The European Union Directive “Television without Frontiers”

The European Union adopted in 1989 the “Television without Frontiers” Directive, which was amended in 1997 (97/36/CE). The Directive establishes the legal frame of reference for the free movement of television broadcasting services in the Union’s now 25 member states. To this end it provides for the Community co-ordination of national legislation in several areas, not least protection of minors, expressed in Article 22 of the Directive.


Article 22

  1. Member States shall take appropriate measures to ensure that television broadcasts by broadcasters under their jurisdiction do not include any programmes which might seriously impair the physical, mental or moral development of minors, in particular programmes that involve pornography or gratuitous violence.

  2. The measures provided for in paragraph 1 shall also extend to other programmes which are likely to impair the physical, mental or moral development of minors, except where it is ensured, by selecting the time of the broadcast or by any technical measure, that minors in the area of transmission will not normally hear or see such broadcasts.

  3. Furthermore, when such programmes are broadcast in unencoded form Member States shall ensure that they are preceded by an acoustic warning or are identified by the presence of a visual symbol throughout their duration.

Article 22a

Member States shall ensure that broadcasts do not contain any incitement to hatred on grounds of race, sex, religion or nationality.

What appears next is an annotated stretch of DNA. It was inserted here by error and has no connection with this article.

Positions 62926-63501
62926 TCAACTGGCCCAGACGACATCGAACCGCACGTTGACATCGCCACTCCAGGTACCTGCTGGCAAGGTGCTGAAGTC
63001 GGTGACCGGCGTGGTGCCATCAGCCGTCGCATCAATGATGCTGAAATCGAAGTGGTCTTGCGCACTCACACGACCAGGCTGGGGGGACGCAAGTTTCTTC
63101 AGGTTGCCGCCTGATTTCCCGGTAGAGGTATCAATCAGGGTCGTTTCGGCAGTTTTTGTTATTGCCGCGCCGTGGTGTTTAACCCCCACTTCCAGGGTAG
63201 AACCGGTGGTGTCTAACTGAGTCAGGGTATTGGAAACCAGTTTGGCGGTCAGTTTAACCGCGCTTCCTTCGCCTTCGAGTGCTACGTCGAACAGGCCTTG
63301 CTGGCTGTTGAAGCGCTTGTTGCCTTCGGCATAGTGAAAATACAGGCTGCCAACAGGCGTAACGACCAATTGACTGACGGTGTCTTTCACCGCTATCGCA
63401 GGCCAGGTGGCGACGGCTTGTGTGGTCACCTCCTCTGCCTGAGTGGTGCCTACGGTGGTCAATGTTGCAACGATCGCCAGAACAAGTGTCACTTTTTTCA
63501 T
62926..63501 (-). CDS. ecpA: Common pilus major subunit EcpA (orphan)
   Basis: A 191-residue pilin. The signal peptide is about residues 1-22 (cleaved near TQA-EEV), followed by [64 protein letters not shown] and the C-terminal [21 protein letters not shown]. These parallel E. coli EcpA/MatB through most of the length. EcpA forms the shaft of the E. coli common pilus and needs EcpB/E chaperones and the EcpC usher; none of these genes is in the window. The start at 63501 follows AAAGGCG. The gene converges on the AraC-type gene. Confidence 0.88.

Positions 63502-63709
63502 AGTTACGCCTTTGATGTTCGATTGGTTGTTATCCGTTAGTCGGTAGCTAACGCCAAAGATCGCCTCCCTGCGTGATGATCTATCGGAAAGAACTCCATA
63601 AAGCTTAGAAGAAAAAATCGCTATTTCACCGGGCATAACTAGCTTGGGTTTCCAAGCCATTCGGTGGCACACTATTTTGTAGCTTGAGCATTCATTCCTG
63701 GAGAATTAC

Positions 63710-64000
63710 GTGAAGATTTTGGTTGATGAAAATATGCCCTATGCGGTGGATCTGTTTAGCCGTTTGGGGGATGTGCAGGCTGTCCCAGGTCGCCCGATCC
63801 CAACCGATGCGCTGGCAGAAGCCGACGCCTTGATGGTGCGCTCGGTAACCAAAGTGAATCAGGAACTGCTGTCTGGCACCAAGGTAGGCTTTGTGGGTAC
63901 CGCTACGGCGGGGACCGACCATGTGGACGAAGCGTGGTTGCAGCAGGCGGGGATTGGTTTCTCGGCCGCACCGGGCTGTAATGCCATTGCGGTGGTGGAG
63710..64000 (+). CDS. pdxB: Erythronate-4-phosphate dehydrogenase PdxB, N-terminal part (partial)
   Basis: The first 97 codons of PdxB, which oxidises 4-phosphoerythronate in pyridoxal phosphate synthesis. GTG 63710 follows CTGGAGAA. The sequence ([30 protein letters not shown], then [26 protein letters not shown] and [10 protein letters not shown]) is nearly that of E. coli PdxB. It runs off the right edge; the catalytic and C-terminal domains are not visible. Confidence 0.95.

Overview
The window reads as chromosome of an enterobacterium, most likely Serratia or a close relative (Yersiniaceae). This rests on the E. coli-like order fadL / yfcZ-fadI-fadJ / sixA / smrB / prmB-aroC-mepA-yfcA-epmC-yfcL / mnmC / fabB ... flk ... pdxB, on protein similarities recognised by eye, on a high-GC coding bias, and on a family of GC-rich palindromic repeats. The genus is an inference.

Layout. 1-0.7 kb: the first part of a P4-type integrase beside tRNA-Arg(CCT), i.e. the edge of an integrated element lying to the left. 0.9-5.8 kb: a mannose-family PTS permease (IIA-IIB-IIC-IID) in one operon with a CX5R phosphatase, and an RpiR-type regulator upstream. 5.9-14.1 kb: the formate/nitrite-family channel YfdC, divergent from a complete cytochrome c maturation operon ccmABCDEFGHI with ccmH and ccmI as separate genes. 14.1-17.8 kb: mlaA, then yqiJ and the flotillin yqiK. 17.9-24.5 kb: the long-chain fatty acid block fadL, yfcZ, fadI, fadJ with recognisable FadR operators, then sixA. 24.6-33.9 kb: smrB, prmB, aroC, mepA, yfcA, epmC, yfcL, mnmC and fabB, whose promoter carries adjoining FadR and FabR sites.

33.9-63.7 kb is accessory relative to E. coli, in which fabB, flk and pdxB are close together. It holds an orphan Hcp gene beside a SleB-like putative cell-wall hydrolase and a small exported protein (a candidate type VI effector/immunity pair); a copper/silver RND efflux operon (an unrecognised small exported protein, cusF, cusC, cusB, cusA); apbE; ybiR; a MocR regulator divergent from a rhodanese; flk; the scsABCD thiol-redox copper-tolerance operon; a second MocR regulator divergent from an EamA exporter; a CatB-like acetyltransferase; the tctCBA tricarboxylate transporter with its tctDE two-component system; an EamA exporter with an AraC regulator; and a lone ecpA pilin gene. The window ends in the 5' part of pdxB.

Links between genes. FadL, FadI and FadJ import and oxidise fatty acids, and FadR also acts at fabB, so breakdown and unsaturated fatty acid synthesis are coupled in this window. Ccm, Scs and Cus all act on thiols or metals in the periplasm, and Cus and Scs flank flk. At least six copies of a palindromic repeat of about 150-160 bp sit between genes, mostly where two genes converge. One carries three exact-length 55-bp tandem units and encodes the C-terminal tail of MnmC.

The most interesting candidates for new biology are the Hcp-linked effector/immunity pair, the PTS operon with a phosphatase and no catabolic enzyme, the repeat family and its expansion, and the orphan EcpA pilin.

Article 22b

  1. The Commission shall attach particular importance to application of this Chapter in the report provided for in Article 26.

  2. The Commission shall within one year from the date of publication of this Directive, in liaison with the competent Member State authorities, carry out an investigation of the possible advantages and drawbacks of further measures with a view to facilitating the control exercised by parents or guardians over the programmes that minors may watch. This study shall consider, inter alia, the desirability of:
    the requirement for new television sets to be equipped with a technical device enabling parents or guardians to filter out certain programmes,
    the setting up of appropriate rating systems,
    encouraging family viewing policies and other educational and awareness measures,
    taking into account experience gained in this field in Europe and elsewhere as well as the views of interested parties such as broadcasters, producers, educationalists, media specialists and relevant associations.

Adopted on 3 October, 1989, and amended on 30 June, 1997

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